After months of a seemingly market-wide understanding the Reserve Bank of Australia (RBA) would not consider cutting the official cash rate from the record low of 0.25% it has sat at since mid-March, market expectation has dramatically shifted in recent weeks.
However, even with a significant proportion of commentators predicting a reduction to be announced at today’s meeting, the central bank has again kept the rate on hold.
According to Finsure managing director John Kolenda, this afternoon's decision makes it all the more likely the RBA will instead move next month on 3 November, which is not only Melbourne Cup day, but also the date of the presidential election in the United States when Donald Trump and Joe Biden will go head to head.
“When the RBA cut its official rate to 0.25% in March this year, this seemed as low as rates would go in Australia, but recent commentary from the central bank signalling a further easing of monetary policy has changed those expectations,” Kolenda explained.
The RBA board's decision to postpone taking action makes further sense given the federal budget for 2020-2021 is set to be unveiled this evening, during which the government will illuminate how it intends to steer the nation out of its first recession in 30 years.
“The decision to hold the rate for now suggests that the RBA wants to assess the budget in detail before making a decision about further moves,” said Graham Cooke, insights manager at Finder.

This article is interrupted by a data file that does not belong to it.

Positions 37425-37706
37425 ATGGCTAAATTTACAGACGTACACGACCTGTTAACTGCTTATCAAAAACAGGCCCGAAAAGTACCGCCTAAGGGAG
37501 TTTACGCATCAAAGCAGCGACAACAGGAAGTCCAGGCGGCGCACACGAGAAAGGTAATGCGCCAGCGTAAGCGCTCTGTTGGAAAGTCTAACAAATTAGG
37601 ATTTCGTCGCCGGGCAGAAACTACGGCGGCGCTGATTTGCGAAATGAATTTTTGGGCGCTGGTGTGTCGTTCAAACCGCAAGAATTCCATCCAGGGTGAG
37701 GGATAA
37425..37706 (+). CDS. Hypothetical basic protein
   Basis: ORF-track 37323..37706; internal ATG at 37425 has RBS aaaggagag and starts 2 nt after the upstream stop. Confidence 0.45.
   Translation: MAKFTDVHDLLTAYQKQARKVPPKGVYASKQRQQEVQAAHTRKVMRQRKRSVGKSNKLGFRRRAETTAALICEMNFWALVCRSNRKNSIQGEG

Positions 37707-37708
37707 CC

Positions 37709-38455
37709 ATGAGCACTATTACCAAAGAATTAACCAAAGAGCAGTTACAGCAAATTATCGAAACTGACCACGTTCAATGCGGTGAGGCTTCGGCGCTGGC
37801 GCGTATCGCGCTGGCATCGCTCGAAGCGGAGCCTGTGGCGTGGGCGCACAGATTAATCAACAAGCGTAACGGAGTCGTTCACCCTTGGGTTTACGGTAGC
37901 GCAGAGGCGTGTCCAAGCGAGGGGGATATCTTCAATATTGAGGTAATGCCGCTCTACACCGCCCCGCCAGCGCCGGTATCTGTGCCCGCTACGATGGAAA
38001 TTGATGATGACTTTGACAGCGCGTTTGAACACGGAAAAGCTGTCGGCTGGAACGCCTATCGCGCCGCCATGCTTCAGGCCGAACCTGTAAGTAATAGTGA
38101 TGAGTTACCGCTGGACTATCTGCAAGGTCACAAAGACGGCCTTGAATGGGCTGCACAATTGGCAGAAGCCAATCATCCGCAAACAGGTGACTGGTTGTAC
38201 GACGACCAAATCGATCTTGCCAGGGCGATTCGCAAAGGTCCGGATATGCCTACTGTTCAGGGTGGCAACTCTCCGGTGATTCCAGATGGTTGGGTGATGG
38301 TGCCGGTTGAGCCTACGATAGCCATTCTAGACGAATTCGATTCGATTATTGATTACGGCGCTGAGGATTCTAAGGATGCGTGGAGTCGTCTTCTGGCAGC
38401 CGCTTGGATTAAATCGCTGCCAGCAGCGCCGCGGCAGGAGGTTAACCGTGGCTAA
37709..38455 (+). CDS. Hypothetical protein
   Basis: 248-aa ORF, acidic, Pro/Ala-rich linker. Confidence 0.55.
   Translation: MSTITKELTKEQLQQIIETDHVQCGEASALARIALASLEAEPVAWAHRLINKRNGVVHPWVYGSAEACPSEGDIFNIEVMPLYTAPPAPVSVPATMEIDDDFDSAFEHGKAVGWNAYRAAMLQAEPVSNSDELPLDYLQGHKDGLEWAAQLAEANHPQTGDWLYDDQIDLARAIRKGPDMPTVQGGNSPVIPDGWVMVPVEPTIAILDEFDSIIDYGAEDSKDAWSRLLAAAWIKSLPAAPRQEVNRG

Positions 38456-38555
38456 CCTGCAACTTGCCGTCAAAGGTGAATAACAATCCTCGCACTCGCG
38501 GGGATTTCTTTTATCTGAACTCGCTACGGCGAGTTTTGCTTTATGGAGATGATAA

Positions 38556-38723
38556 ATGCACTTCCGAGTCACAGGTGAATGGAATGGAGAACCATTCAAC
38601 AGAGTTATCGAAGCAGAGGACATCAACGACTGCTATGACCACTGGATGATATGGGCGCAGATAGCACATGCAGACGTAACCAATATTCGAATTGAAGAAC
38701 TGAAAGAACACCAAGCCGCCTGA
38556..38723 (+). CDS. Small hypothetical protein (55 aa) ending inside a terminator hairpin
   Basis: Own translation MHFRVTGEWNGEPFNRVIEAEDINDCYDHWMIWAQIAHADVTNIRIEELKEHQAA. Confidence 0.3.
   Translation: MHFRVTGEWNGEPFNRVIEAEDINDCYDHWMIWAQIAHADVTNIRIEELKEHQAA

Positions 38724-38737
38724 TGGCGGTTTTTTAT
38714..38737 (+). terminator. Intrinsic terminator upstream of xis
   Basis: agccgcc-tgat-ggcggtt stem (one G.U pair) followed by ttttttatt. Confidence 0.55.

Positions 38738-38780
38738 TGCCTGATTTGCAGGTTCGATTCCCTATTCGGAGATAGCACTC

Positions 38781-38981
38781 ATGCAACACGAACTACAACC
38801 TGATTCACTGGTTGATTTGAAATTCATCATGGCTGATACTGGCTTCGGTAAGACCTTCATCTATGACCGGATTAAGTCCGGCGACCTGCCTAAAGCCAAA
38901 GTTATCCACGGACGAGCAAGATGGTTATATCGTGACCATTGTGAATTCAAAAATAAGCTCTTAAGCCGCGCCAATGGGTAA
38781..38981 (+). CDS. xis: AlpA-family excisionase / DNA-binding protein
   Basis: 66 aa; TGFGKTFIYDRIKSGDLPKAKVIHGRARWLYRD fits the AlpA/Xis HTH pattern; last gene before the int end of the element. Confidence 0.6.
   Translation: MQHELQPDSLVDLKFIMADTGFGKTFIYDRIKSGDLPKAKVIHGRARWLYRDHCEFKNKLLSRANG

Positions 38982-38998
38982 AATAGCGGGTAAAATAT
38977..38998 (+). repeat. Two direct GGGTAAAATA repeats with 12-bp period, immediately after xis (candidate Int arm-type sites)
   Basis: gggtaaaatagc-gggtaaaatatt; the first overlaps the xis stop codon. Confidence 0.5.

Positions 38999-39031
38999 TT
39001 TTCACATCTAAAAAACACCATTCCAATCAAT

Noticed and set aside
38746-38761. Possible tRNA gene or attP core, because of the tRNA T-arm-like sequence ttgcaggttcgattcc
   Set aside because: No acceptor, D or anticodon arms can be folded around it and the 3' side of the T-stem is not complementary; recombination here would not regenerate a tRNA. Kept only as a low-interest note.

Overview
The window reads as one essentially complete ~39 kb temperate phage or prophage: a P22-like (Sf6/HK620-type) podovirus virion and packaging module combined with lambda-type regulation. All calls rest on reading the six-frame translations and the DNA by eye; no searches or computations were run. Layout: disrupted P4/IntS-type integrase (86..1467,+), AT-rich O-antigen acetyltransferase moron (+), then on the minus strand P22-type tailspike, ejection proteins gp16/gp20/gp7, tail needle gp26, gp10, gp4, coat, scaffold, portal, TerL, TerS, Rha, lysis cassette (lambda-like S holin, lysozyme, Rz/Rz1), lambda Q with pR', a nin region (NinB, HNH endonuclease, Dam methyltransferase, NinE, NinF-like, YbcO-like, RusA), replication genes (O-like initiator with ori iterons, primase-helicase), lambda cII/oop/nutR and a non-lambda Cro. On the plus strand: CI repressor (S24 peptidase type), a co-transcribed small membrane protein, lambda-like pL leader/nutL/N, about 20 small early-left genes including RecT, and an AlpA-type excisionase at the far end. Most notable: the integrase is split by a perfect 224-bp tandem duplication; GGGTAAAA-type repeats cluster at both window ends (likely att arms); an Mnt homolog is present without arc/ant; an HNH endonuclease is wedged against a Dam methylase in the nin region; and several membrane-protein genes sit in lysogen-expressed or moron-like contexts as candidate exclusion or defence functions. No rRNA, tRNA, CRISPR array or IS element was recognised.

Yet while Cooke wouldn’t be surprised to see a 15 basis point reduction in the cash rate in November, he believes it would be unlikely to have much of an impact on Australia’s economy.
“The cash rate has fallen by 125 basis points over the last year and a half– 15 more is unlikely to make much of a difference beyond making the RBA feel like they are at least doing something,” he said.
CreditorWatch chief economist Harley Dale also voiced support for the central bank’s decision to keep the cash rate rate at 0.25% for now.
“In due course, the RBA will likely reduce the official cash rate to 0.10%, but today wasn’t the day,” he said.
“The appropriate focus today is on fiscal policy, with the federal budget being brought down this evening. RBA Governor Phillip Lowe has repeatedly called on state and territory governments to step up to the plate in terms of spending and investment, to assist in generating the economic recovery Australia requires.
“Tonight, it is the turn of the federal government to set out a clear agenda for recovery in what is the most important fiscal update in close to a century,” Dale finished.